The Ursuline sisters had agreed, in 1914, to open a school in Tweed Heads and a Block of land for that purpose has been purchased. The site for the convent and proposed boarding school was on the site of the present presbytery in Tweed Heads. It was described by the sisters as “block of land comprising about 8 acres, found most favourable”. It has a glorious situation on the side of hill, which overlooks the majestic Tweed Heads.

REYNOLDS HOUSE is named after Sister Mary Joseph Reynolds who was the foundation Principal of St. Joseph’s school for the Presentation sisters in 1952.

Kathleen Reynolds was born in Murwillumbah on 24 July 1905. Her father Patrick was  a successful dairy farmer and her mother Mary {‘Minnie’) Fitzgerald came from Ireland. Kathleen had a sister and Mary and three brothers – Martin, Patrick and James. Kathleen was educated in Murwillumbah at Mt. St. Patrick’s and completed her schooling at St. Mary’s College, Lismore. She had a particular talent in music and art and so developed a great love for painting and the violin.

At 22 years of age Kathleen entered the Presentation Convent in Lismore to begin her preparation to become a nun. In 1927 she received the sisters habit and became known as Sister Mary Joseph. She then studied to obtain her teaching qualification- the Teacher’s  Certificate: Her first appointment in 1933 was to Croydon in Sydney.

Sister Mary Joseph is fondly remembered by her students as a kind and patient leader and very thorough teacher. She established a relationship of love and respect with her pupils which stayed with them forever. Sister Mary Joseph taught in school in Ballina and Cobaki. Her strength of ministry was in leadership. She was the Principal of the Presentation Sisters schools in Bellingen, Urunga, Tumbulgum, Murwillumbah and Tweed Heads.

The Ursuline Sisters had withdrawn their sisters from the St. Joseph’s school in Tweed Heads in 1951 when the changing circumstances meant the congregation did not have enough sisters to staff the school. Several German sisters had returned to Europe after World War II to rebuild schools, a boarding school and new day schools had opened, and the failure of the dream for a boarding school at Tweed all contributed to the sisters departure.

Sister Mary Joseph brought her considerable experience and expertise to refound the school at Tweed Heads. Through her determination sister Mary Joseph succeeded in difficult circumstances to continue the life and growth of the school. The high school section was subsequently established.

Upon her retirement sister Mary Joseph lived in St. Mary’s Convent, in Lismore. She died in Lismore Hospital on 25 September 1984 after a short illness. She is buried in the lawn cemetery in Goonellabah.

HANLY HOUSE is named after Father Cornelius Hanly, the first diocesan Parish Priest of Tweed Heads. Cornelius ‘Con’ Hanly was born on 6 April 1884 in Kempsey to Timothy Hanly and his wife Eliza Gormley. He grew up on the family farm on the Belmore River. Young Con completed his primary education at Belmore River Public school with his brother Tom. His mother Eliza died when Con was only 7 and his father died a few years later. Con and his brother Tom were left to run their farm by themselves as quite young men.

After some years working Con Hanly decided to become a priest and so began seminary training at St. Patrick’s College, Manly in 1906. When he was ordained a priest on 11 May 1913 at 29 years of age, he was the first person from the Lismore diocese to be ordained a priest. Immediately after his ordination Father Hanly was assistant priest in Murwillumbah for five months before moving to Coffs Harbour. He was preist-in-charge there for almost five years. In February 1918, Father Hanly was appointed Parish Priest of Tweed Heads following the withdrawal of the Redemptorist priests. He remained in this potion until his retirement in October 1967.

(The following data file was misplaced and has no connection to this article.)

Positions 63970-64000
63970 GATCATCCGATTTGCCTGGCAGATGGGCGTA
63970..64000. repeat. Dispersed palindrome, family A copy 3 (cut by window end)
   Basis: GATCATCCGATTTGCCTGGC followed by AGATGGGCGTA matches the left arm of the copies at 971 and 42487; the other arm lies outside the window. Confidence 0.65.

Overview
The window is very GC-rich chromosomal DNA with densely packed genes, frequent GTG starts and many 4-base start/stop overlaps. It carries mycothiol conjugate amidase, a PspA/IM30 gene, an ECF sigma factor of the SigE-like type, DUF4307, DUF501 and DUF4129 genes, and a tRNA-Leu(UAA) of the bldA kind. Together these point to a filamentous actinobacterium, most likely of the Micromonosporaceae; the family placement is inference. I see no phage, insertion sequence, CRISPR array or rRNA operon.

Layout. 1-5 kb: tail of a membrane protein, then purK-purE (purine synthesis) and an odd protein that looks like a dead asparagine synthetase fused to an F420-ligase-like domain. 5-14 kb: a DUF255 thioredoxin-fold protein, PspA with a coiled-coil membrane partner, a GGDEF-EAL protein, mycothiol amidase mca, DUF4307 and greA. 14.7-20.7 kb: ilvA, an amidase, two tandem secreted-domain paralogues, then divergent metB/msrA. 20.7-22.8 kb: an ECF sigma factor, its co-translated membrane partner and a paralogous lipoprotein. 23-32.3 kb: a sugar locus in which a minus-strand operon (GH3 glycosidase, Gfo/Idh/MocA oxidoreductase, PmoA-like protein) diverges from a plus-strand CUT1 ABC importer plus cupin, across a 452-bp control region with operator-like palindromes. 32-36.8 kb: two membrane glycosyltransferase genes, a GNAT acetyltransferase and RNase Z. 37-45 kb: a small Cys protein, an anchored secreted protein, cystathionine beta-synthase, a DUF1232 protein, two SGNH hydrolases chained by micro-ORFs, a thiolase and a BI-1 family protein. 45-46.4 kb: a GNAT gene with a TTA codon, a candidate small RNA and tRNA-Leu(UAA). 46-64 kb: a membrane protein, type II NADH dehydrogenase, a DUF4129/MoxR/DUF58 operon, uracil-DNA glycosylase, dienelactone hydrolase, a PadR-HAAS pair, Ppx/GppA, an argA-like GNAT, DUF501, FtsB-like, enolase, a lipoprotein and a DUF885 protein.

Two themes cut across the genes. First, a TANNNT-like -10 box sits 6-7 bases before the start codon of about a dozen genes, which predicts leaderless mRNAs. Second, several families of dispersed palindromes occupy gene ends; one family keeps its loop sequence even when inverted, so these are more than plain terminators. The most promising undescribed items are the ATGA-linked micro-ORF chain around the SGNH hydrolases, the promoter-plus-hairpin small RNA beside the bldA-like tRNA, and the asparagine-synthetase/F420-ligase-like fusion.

Father Hanly was an uncomplicated down-to-earth person who worked hard in the service of the people of Tweed Heads and surrounding regions. He served the people of Coolangatta before a church opened there. For the first five years in Tweed, Father Hanly travelled the parish by horse sulky. After that he travelled in a little white 1920 Fiat, known to all as the ‘White Ant’. He always said the most difficult time for him was the Great Depression of the 1930’s when so many people were in need. Many swaggies called on him at that time and while he never gave money he always sent them to local people or the Paris Café for a meal at his expense.

He was conscious of his own humble origins and was loathe to ever ask for money from his parishioners. A new presbytery was built and opened in 1921. A school had been built and opened in 1917 when the Ursuline sisters came to Tweed. Father Hanly was a private person who shunned notoriety. In 1945 he was named Archdeacon but refused to accept the title. He also frowned on those who lauded it over others. It was a regular occurrence for him to come down from the presbytery veranda which overlooked the primary school playground to admonish a bully.

Con Hanly had a great love of sport, particularly Rugby League. He played as a young man and excelled in the seminary. His career was short lived when he broke his leg. This injury counted against him when he was rejected for service in the First World War as a chaplain with the Australian Army. He became a member of the Seagulls club in 1918 and was its patron for 40 years.

He loved the Surf and each morning in summer and winter would surf at Greenmount after saying morning Mass. He was a member and financial supporter of Greenmount Surf Club for many years.

Father Hanly lived at Tweed in his retirement and died in Lismore in November 1971. He is buried in Tweed Heads cemetery.